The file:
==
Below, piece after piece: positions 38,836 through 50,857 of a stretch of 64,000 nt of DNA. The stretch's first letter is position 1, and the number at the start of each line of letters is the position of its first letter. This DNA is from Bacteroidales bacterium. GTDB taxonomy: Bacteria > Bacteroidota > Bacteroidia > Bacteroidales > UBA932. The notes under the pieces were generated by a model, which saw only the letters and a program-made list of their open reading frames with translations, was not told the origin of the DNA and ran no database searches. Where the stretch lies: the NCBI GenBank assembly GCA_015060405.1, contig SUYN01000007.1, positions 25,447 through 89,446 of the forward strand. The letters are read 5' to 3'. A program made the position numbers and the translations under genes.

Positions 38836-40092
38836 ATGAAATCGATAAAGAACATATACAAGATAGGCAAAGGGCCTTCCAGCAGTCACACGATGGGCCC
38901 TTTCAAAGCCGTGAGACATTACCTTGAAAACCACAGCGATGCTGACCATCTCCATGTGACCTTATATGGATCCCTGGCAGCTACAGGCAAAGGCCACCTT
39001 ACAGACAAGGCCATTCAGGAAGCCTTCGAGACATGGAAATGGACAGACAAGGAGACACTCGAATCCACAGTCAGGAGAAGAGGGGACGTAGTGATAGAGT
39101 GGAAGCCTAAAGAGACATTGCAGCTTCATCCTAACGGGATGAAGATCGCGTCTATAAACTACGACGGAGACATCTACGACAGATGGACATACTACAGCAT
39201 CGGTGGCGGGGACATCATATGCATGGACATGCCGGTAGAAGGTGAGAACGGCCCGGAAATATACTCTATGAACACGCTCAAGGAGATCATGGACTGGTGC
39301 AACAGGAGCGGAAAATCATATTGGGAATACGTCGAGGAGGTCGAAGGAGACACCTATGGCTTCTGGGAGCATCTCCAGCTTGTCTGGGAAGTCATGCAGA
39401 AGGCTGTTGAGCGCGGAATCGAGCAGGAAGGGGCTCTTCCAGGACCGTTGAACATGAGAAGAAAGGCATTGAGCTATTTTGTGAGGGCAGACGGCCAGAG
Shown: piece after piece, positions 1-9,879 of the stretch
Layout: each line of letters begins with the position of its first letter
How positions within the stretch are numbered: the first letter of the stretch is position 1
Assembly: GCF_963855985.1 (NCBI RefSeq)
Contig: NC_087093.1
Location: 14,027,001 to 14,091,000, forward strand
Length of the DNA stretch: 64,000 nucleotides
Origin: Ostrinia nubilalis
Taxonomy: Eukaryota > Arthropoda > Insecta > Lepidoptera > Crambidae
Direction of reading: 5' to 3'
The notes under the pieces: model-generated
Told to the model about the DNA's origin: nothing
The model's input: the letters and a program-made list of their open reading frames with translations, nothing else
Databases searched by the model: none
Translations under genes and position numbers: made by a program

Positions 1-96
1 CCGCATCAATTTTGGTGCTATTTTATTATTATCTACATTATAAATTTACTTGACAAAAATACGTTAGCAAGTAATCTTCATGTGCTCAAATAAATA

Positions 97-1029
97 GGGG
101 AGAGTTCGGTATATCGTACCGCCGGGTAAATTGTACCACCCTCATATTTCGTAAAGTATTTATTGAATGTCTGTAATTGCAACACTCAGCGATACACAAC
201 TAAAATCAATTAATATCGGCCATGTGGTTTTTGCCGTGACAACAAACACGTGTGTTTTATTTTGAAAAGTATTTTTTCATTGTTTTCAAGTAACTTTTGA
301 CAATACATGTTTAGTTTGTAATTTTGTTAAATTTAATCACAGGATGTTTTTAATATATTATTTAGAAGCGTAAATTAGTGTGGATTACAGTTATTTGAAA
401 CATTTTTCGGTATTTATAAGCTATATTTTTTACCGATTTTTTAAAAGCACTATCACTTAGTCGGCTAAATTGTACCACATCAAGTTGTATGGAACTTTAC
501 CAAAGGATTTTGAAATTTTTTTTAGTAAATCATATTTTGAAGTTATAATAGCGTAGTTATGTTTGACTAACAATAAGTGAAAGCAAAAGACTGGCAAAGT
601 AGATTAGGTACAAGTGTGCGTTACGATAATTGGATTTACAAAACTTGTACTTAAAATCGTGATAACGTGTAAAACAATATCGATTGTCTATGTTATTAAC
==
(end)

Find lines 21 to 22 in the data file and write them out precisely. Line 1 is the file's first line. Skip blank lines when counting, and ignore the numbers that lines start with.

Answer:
Told to the model about the DNA's origin: nothing
The model's input: the letters and a program-made list of their open reading frames with translations, nothing else